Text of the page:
For a truck, the cost of a route in tolls would range from a low of 45 cents a mile, between Route 6 at the Connecticut border and I-295 in Massachusetts, up to a high of $2.23 a mile, between I-95 at the Massachusetts border in Attleboro and I-195 at the Massachusetts border in Seekonk.

Only trucks classified as Class 8 and above would pay the tolls, which is unchanged from the original proposal. What has changed is the proposed creation of a new Rhode Island Trucking Tax Credit and Rebate Program to help local companies get back about 70% of the money they spend on tolls.

The Raimondo administration estimates large trucks registered in Rhode Island would pay about $16.7 million a year in tolls. The new program would offer them up to $13.5 million a year in tax credits and rebates for trucks that pay taxes in Rhode Island – even if their parent companies aren’t based in the state – to offset that.

The specifics of the offer to truckers: tax credits for their registration fees, rebates on their motor fuel and local property tax payments, and $3 million in grants for trucks that frequent T.F. Green Airport and Quonset Business Park.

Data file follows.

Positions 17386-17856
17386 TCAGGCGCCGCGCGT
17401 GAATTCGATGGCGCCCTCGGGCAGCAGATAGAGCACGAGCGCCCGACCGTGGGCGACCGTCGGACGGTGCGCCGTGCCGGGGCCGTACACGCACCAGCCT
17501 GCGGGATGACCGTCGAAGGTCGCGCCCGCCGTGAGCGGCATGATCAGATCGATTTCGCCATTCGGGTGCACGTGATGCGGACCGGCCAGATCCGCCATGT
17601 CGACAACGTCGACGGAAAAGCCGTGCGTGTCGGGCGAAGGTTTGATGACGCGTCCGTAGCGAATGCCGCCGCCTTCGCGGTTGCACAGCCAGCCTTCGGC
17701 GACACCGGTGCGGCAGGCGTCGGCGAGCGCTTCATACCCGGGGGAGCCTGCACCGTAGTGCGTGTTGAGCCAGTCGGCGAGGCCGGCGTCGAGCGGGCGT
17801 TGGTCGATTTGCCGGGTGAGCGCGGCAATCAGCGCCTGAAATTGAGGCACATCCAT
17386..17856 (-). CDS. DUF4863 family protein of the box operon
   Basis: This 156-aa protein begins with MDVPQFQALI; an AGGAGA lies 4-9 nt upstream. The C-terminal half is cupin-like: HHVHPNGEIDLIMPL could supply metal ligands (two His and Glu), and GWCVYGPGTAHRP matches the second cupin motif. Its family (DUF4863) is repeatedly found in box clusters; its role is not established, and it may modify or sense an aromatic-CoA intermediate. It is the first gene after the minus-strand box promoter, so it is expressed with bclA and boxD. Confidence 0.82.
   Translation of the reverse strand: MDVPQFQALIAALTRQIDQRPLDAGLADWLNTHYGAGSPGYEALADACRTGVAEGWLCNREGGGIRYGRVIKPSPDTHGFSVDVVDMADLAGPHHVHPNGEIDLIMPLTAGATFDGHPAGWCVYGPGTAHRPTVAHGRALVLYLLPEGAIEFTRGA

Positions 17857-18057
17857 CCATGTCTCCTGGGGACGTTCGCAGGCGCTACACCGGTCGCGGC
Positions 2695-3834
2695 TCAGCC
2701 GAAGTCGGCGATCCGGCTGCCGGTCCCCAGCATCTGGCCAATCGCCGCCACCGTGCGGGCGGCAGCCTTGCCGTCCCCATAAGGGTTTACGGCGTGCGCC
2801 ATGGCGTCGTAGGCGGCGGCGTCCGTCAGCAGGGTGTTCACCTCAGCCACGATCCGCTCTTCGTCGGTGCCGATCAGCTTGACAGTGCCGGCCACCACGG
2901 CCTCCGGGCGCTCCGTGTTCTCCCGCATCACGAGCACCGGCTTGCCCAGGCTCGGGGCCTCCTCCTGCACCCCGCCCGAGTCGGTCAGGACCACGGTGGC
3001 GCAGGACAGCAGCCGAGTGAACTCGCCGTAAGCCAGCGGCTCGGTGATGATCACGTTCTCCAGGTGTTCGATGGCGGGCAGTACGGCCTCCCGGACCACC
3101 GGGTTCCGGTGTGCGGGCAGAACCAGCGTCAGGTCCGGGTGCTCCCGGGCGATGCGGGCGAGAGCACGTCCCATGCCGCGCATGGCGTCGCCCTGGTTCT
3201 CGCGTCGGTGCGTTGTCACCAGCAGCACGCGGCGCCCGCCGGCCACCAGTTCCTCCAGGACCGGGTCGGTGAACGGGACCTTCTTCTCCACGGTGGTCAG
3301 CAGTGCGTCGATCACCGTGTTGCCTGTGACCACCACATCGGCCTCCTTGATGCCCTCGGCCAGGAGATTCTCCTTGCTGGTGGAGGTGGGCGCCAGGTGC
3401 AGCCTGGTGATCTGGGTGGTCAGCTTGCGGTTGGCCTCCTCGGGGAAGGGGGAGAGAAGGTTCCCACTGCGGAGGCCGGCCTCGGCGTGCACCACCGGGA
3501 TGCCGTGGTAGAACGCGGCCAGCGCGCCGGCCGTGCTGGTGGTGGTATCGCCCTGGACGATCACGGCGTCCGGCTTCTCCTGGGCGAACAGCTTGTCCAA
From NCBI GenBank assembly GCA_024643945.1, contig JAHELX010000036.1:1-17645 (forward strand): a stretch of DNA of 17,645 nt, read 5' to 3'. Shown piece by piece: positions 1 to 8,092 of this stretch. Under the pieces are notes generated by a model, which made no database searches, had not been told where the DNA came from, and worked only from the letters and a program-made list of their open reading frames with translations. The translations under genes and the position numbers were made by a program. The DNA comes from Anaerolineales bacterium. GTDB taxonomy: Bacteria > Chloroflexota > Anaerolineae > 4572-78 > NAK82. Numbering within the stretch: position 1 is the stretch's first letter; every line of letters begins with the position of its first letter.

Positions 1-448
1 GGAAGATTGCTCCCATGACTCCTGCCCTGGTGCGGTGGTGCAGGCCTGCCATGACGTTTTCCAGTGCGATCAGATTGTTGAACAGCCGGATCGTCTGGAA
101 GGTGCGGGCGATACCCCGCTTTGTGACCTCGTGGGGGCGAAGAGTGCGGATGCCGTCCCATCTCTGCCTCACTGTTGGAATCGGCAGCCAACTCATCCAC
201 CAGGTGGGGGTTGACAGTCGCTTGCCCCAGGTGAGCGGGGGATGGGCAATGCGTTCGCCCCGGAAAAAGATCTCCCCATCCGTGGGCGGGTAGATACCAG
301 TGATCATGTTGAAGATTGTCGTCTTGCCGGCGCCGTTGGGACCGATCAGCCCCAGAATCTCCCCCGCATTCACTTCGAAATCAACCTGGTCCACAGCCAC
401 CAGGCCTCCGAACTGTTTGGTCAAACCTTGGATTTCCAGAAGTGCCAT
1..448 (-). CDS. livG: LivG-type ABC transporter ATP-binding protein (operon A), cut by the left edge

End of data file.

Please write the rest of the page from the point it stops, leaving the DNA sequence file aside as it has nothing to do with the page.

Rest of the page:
Kevin Gallagher, a deputy chief of staff to Raimondo, told WPRI.com it would be unconstitutional for the state to simply allow Rhode Island trucks to pay a lower toll than out-of-state trucks, but the administration expects no legal problem from offering them tax credits and rebates separately to accomplish the same purpose.

Gallagher said he briefed members of the Rhode Island Trucking Association, a lobbying group, on Tuesday about the revised proposal. But Chris Maxwell, the association’s president, continued to criticize the toll concept in a statement issued Wednesday.

“Without specific toll locations and specific costs per location it is impossible to evaluate the fiscal impact of the toll plan to our industry,” Maxwell said.

The Senate Finance Committee will take up the revised toll plan at a hearing Thursday afternoon.Ted Nesi (tnesi@wpri.com) covers politics and the economy for WPRI.com. He hosts Executive Suite and writes the Nesi’s Notes blog. Follow him on Twitter: @tednesi